You have been on good personal terms with political bosses. Many successful editors try to get into politics and Parliament. Did you ever want to?
There are two kinds of political journalists: those who are in it for the politics and those who are in it for the journalism. Without passing any value judgements on others I am proud to say that I am firmly in the latter category. I hate the idea of being in politics and in any case I would probably be the world’s worst politician.
Is it your privileged upbringing that places you at ease with people from different backgrounds and situations like prime ministers, chefs, media owners or a recalcitrant ABP housing department staff?
No. Not really. First of all, I am not sure how privileged I am though I am very grateful to God for my advantages. Secondly, there is no one pattern to the kind of people I enjoyed talking to and who, in return gave me journalistic access. It’s hard to put Raj Kapoor, Bal Thackeray, Chandra Shekhar, KK Birla and Haji Mastaan in a single category. If I was to be a little immodest I would say that one of my few skills is an ability to listen. I have found that this often puts people at ease and makes them open up to me. It’s the skill I rely on as an interviewer and the one that helps me extract information from sources. Unlike many others in the profession I am not that keen on airing my own views or imposing my ego on every situation.
Did your print background help you in TV?
Yes, it did. In the old days at least it was all journalism no matter whether it was print or TV. That has changed now that there is an element of drama and theatricality to TV. But when I started out, people wanted fairness and anchors who were pleasant enough, but whose primary skill was in getting you a balanced view of what was going on or who could get the best out of important guests. So print was a very good training ground.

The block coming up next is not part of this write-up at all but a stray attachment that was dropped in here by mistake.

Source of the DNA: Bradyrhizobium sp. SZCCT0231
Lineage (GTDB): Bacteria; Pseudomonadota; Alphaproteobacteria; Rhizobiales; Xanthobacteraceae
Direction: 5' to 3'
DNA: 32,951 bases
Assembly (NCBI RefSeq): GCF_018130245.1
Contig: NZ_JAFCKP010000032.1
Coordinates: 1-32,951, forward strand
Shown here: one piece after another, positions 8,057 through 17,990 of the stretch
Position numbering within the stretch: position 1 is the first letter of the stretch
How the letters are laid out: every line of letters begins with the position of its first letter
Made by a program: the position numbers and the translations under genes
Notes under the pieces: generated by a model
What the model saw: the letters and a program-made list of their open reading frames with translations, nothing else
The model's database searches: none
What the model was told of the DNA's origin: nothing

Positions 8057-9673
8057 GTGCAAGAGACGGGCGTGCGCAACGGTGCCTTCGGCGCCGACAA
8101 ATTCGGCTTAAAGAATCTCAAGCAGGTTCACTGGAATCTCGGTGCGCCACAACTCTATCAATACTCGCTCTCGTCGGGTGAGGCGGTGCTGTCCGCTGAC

The story has faded but the Radia Tapes shadow lurks somewhere in the background. You have shown proof that your tape was faked and tampered with.
Yeah. The story would have faded earlier had I not kept it alive myself! When the CBI told the Supreme Court that the tapes leaked to the media had been doctored, that should have been it. But I got a little obsessive and insisted on sending the tapes for testing to labs in the US and the UK. When the tests also showed that they had been doctored I insisted that Outlook which ran the original story carried the results of those tests. Then, when Outlook would not withdraw the allegations against me I went to court and fought for a retraction. I did not rest till I got it. Was that wise? The story had been forgotten by then anyway. So probably, no. It wasn’t necessary to keep going. I needn’t have bothered to sue. But I guess that’s just the way I am built!
“One of my few skills is an ability to listen. This often puts people at ease and makes them open up to me. It’s the skill I rely on as an interviewer.”
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